Firstly, it needs to be mentioned that I enjoy the convenience of storing passwords in the browser, and that I use different browsers at different times (IE, FF and now Chrome). These browsers do cash files, site history, cookies, passwords, etc. in various parts of your computer, and it is simply impossible to clean up everything everytime you shut down your computer. Deleting the history and private data still leaves them on your harddisk – so this is not really secure.
To contain browser activities I now use the free tool Sandiebox. This creates an isolated container and everything the browser writes is kept apart from anything else on my computer. That in itself is pretty smart but it does not encrypt the data so I run the Sandiebox browser within an encrypted disk. For this I use Dekart Private Disk (free) which mounts an encrypted file automatically at system startup (password required) as a new drive.
So now the sandboxed browser runs on this encrypted drive, and when I shut down, the drive is disconnected and encrypted until the next time I boot. Easy and convenient and hopefully safe.
Interesting how Zoho integrated Google authentication despite their competition in the online office tool market. Or maybe it is because of it, to create an inroad to Google Docs users to use Zoho without registering with them.
It got me interested in the workings of Google Accounts. The login box simply shows a Google/Yahoo icon at the bottom where from you are redirected to a page on Google Accounts with a rather confusing Access Request:
I wasn’t sure whether this delivers my entire contacts list to Zoho with maybe the effect that everyone in my address book gets a Zoho invitation. Seems that this was not the case and simply got me access to my Zoho account and documents.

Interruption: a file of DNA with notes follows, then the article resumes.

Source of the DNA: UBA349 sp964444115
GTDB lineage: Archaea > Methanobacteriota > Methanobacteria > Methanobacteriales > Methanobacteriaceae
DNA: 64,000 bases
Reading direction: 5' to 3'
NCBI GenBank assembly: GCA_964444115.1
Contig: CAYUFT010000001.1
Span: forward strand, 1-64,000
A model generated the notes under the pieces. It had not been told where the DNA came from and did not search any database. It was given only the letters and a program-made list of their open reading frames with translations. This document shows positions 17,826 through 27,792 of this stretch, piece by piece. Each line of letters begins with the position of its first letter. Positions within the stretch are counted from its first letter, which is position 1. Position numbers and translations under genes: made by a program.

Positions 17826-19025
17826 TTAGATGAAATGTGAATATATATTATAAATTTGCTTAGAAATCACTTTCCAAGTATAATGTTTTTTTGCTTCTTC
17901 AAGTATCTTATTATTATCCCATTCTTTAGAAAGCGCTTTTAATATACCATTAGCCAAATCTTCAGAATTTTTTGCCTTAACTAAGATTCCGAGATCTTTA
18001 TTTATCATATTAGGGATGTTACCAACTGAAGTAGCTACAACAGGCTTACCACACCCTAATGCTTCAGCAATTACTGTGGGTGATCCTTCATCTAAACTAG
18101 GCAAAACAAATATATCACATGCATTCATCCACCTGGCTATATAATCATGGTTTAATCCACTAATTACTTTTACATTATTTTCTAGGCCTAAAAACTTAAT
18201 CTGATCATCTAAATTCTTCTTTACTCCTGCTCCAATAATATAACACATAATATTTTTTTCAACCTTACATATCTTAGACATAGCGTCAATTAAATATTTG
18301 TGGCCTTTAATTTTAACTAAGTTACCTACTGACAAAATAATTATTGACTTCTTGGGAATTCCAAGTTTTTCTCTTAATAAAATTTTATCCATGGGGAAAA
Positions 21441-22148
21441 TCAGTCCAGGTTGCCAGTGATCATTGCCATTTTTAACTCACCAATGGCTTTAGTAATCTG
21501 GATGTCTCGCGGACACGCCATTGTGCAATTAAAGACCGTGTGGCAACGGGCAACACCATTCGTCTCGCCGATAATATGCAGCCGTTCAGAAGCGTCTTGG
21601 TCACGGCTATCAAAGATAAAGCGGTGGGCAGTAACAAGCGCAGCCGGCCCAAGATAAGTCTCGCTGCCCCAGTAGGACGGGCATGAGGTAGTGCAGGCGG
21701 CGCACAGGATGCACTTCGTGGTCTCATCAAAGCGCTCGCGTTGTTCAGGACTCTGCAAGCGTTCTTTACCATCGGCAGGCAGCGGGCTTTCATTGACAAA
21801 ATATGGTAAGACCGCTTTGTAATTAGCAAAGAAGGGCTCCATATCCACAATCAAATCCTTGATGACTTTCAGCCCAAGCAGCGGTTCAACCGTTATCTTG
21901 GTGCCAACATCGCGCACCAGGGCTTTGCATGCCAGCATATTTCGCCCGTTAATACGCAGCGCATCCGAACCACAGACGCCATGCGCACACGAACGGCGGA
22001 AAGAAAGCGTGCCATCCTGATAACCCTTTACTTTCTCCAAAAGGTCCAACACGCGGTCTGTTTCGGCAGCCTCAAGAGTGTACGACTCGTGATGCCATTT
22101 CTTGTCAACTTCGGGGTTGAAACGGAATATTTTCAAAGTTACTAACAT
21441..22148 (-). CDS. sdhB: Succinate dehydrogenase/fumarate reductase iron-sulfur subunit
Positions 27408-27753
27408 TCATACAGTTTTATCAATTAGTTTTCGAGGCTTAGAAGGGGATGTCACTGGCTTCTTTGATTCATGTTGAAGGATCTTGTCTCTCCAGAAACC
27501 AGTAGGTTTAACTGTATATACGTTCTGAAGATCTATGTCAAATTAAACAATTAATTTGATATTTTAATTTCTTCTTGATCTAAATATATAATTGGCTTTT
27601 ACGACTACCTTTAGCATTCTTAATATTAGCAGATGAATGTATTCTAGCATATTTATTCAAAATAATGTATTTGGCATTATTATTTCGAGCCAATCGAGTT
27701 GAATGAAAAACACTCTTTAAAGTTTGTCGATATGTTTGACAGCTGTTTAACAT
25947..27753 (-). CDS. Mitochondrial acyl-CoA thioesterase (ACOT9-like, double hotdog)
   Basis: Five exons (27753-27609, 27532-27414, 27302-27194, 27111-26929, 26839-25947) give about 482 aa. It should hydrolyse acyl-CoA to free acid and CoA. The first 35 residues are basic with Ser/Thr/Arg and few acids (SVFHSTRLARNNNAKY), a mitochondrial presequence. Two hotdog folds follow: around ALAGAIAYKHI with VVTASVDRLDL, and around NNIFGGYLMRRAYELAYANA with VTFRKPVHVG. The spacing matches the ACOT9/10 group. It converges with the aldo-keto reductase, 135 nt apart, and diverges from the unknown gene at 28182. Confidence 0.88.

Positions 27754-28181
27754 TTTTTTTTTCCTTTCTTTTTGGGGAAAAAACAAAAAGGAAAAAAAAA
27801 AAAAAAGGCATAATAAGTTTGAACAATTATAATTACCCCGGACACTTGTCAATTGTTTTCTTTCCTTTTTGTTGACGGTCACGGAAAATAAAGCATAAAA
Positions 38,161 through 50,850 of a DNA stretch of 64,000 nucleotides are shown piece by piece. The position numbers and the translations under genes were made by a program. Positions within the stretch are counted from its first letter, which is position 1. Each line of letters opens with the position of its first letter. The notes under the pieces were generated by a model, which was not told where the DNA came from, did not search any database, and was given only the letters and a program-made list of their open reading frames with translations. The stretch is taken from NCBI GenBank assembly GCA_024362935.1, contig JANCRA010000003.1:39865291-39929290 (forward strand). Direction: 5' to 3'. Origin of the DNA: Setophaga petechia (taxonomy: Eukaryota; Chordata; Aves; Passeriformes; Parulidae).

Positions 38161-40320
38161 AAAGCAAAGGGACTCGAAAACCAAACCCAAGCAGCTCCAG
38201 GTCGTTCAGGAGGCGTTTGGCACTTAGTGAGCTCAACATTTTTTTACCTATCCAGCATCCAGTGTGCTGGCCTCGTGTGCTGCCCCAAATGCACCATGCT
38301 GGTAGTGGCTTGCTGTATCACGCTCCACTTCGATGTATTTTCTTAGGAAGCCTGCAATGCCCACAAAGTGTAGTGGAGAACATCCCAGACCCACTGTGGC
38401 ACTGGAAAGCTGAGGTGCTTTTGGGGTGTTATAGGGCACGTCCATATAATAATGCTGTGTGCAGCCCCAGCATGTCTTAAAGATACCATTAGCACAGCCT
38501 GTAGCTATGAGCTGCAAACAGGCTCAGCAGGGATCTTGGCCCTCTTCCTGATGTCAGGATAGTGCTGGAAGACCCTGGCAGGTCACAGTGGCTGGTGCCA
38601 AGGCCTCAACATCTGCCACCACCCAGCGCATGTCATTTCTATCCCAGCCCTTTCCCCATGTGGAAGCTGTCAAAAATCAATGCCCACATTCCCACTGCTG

Logging out is equally simple with a dialogue asking whether you want to log out completely or want to stay signed on for other Google services.
All in all a very smart way of single sign-on and OpenID, and yet another way of having more Google windows open than Microsoft applications on your desktop. With this, Google rapidly becomes the key to accessing your entire portfolio of productivity tools.
Today Google released its new browser named Chrome. My first impression is rather positive as the interface is slick as with all Google tools, minimizing impact on the screen estate. So small is the footprint on the screen, it’s even been called the “invisible browser”. It starts up fast and provides search directly from the address bar.
Import from IE Favorites and FF bookmarks is pretty straight forward and I even managed to change the interface language in the options.
So far, no exceptional new functionality has come to my attention, but there are a few advantages, mainly the integration with Google Gears and the online tools such as iGoogle. One of the nicer things is creating application shortcuts on your desktop to make e.g. Gmail or GReader available offline.
It may sound far fetched, but Moodle already contains most of the components of a Learning Design editor. A course in Moodle can become a Unit of Learning (UOL) in LD speak. It’s topic or week structure can be interpreted as Acts and at the same time act as Environment where Resources and Services are made available to the learner. Acts are sequential in that the entire cohort (Roles) needs to complete the tasks within (Activities) before proceeding. Activities within individual Acts can be set as HTML text instructions (e.g. read the following piece of text).
I haven’t tried this but think that Roles can be assigned to individual activities, resources or services. This all leaves Moodle at least within grasp of IMS LD Level A, but Level B & C may not be too far off.
There is, of course, a difference in terminology and what Moodle calls a resource and activity isn’t the same in IMS LD, but this isn’t critical for the user frontend and can be translated in a LD-compliant backend, or when exporting to LD xml.
The advantage is, that Moodle is a design editor, that’s close to teachers’ workflows and thinking (one major reason why it has been so successful). Resources and activities can be created straight away, and a runtime exists as soon as real learners are filled into the roles provided. Courses are portable and shareable, and you can apply changes in runtime (e.g. add a new activity).